Exploring the World in Sixty Poems

By Mallory Jensen


Have you heard of Annie Peck? How about Maria Sibylla Merian? Or Zheng He? If not, don’t feel bad — they were brave explorers of the past, but many people don’t remember them. In Trailblazers, a book of poems by Bobbi Katz, you get to meet them and more than sixty other men and women who traveled far and wide to see new things and meet new people.

The idea of a historical poem might seem strange, but Katz speaks in the voice of the explorer or someone who met or traveled with the explorer, making the poems less like history lessons and more like powerful descriptions of the time and place.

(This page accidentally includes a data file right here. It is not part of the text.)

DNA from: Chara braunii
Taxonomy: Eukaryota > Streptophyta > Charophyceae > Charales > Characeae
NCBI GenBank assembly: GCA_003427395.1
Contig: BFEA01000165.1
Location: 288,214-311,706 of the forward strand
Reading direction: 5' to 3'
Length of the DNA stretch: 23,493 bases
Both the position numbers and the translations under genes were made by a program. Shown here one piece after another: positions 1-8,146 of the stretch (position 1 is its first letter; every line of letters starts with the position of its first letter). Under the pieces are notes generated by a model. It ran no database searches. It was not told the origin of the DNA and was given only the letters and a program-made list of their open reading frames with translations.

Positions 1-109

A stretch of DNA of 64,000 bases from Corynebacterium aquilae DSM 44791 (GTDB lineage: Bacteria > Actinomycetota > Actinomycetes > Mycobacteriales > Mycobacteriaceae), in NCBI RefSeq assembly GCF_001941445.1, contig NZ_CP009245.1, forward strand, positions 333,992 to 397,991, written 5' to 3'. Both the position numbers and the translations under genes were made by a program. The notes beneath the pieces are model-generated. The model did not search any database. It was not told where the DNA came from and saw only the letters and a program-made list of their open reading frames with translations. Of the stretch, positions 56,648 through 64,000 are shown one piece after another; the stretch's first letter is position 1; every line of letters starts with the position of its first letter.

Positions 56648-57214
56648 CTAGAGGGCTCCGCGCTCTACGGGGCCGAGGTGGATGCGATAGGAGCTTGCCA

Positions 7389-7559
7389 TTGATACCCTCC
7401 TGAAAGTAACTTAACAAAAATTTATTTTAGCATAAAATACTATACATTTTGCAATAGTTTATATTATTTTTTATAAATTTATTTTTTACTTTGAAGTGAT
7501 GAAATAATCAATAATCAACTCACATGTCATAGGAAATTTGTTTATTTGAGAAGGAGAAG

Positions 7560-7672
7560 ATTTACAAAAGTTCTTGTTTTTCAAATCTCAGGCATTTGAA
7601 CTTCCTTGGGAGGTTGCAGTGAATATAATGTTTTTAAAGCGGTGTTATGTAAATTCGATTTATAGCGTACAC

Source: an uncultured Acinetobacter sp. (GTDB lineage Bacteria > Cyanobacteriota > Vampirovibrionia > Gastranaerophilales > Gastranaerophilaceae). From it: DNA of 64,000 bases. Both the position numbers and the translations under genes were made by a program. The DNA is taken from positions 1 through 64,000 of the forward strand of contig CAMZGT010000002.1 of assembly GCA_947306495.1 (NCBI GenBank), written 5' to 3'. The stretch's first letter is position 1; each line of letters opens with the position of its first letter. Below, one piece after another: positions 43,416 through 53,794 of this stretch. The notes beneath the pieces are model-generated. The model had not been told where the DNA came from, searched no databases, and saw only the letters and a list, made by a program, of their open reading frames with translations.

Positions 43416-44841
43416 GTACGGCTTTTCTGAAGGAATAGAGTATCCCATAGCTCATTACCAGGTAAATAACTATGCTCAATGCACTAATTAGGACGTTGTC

In “Genghis Khan,” Katz puts the words of two of the Mongol emperor’s army commanders side by side to make you feel like you’re part of the action. In “John Ross and James Clark Ross,” a Polar Inuit woman in the North Arctic describes her feelings as the British explorers arrive in her land.

The poems are ordered chronologically, from Adam and Eve and Queen Hatshepsut of ancient Egypt to Sylvia
Earle, a deep-sea explorer still working today.

Reading the poems might make you want to know more about the explorers, so you will be happy to see short biographies of each explorer in the back of the book. You may want to know even more about a few of them and be inspired to research them. By combining poetry and history this way, Trailblazers is an enjoyable and unusual chance to be introduced to a group of courageous explorers.

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